Aspen P&Z votes 6-0 to recommend denial of Gorsuch Haus |

Aspen P&Z votes 6-0 to recommend denial of Gorsuch Haus

This rendering shows how the Gorsuch Haus plaza would look with a replacement Lift 1A.
Design Workshop/courtesy image |

The Aspen Planning and Zoning Commission voted 6-0 Tuesday night to advise the City Council to deny the Gorsuch Haus hotel proposal at the Lift 1A base of Aspen Mountain.

Commission members said the area is appropriate for a hotel but not the project Norway Island LLC submitted.

“You have a vision on this that I want to buy into,” said Planning Commission Chairman Keith Goode. “I’m almost there.”

He later added, “I don’t think this is the building we want to see right now.”

“You have a vision on this that I want to buy into. I’m almost there.” — Keith Goode, P&Z chairman

The size and mass of the Gorsuch Haus was widely cited as a problem. The structure would have 70,134 square feet of floor area and 127,525 square feet of gross area. The four-story building will be the highest structure on Aspen Mountain.

But while size and mass were a strike, an even bigger problem was the location of a replacement Lift 1A. Commission members, like many Aspen residents, want the lift to extend farther downslope, possibly reaching down to Dean Street.

Planning Commission member Jasmine Tygre said she had trouble believing that in the 1960s the chairlift was located further downslope but that 50-some years later a deal cannot be worked out to return it to the old location.

Commission member Kelly McNicholas Kury said it’s not all the fault of the Norway Island partners. The owners of the Lift One Lodge downslope from Gorsuch Haus and the city government also share blame for failing to work out a deal, she said, adding that it is clearly a “predominant consensus” in Aspen to bring the lift lower.

Over the course of four public hearings that the commission held on the project, audience members always implored the board to use the process to get the lift down the slope. Audience member Tom Melberg said Tuesday evening that the city should start with the premise that the lift should extend into town and then work to find solutions to make it happen.

Jim DeFrancia of the development firm Lowe Enterprises, one of the partners in Norway Island, insisted several times during the three-hour meeting that his team has done all it can on the lift issue.

“It’s a great idea. I don’t know what else we can do to make it happen,” he said.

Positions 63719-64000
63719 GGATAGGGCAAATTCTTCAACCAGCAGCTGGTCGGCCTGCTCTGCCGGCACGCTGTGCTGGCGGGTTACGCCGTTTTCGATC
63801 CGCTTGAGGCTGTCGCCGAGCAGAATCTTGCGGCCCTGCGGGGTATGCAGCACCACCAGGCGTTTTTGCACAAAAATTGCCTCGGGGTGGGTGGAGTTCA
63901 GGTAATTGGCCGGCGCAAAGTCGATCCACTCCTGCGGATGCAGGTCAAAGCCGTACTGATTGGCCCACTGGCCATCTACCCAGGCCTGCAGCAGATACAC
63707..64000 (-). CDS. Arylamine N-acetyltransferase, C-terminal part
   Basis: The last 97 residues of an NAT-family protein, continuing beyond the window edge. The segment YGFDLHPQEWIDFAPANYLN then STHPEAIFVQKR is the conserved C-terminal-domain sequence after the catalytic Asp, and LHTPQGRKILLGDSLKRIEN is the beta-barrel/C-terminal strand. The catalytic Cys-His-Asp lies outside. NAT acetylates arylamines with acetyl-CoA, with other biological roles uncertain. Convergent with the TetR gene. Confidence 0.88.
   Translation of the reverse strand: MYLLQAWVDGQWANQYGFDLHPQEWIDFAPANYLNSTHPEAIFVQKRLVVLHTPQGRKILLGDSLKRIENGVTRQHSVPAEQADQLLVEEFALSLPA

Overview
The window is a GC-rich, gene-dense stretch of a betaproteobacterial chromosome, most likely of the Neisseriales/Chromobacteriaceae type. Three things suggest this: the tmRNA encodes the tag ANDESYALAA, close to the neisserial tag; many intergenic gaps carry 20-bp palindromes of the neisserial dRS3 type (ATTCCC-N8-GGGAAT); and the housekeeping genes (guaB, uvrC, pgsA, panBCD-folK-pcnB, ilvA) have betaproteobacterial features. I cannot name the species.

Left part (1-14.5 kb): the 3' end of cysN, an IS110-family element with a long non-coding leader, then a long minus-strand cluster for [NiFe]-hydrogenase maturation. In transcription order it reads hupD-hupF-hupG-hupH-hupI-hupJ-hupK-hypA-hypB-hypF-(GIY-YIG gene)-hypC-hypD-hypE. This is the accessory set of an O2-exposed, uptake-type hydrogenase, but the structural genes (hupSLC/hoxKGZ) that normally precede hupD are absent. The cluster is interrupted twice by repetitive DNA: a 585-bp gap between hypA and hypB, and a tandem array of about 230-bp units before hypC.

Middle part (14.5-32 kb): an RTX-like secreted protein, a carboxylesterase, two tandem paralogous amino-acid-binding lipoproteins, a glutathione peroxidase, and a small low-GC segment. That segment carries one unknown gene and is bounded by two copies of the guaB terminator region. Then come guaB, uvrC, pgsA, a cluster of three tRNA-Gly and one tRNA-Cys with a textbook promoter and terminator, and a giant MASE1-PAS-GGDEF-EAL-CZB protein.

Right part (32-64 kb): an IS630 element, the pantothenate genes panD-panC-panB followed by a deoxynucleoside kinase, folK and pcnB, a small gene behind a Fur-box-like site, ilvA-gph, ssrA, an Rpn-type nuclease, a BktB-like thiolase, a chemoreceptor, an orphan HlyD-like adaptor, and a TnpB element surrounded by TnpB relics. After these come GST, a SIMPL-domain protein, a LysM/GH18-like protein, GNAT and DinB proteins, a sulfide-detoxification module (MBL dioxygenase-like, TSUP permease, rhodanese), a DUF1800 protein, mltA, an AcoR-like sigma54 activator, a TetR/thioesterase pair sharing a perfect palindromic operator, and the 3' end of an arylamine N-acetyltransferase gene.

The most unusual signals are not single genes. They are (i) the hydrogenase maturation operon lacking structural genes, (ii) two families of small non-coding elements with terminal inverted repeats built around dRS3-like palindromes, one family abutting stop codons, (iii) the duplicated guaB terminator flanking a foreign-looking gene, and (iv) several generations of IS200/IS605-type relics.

The design of Gorsuch Haus was altered during the review so that the lift could physically be extended downslope, he noted. To get the lift down to Dean Street would require agreement from Lift One Lodge; the Dolinsek family, which donated land; and the city of Aspen, DeFrancia said.

Michael Brown, a partner in the approved-but-not-built Lift One Lodge, said during the meeting that Aspen Skiing Co. officials came to him roughly a year ago with a proposal to extend the lift down into his property. The bottom of the lift would be where the Skiers’ Chalet is currently located, he said.

Brown’s team countered with a proposal to make the lift a gondola. That would have required them to alter their project and make the risky move of reopening their land-use approvals to review by the city. To do that, they wanted concessions from the Gorsuch team, Brown said. Those negotiations broke down.

Brown and DeFrancia offered different versions of why the proposal cratered.

As proposed, the replacement lift would be 66 feet from its current location. Vans would make laps between the Rubey Park bus station and Gorsuch Haus to deliver skiers to the base area.

“The rubber-tired solution to lift access really isn’t a solution,” Tygre said.

Some commission members were slightly apologetic for advising denial of the project. Skippy Mesirow said he felt Gorsuch Haus could be “remarkable” if certain shortcomings were addressed.

McNicholas Kury said she wanted to make sure the council realizes the Planning Commission supports a hotel at the site despite the unanimous vote against Gorsuch Haus.

The Planning Commission’s vote is just advisory. The project will still advance to the City Council, though no date has been set yet for the start of the review.

The project has two strikes against it. The city planning staff also recommended denial.

“We have always said the mass and scale needed to be reduced,” Deputy Planning Director Jennifer Phelan said.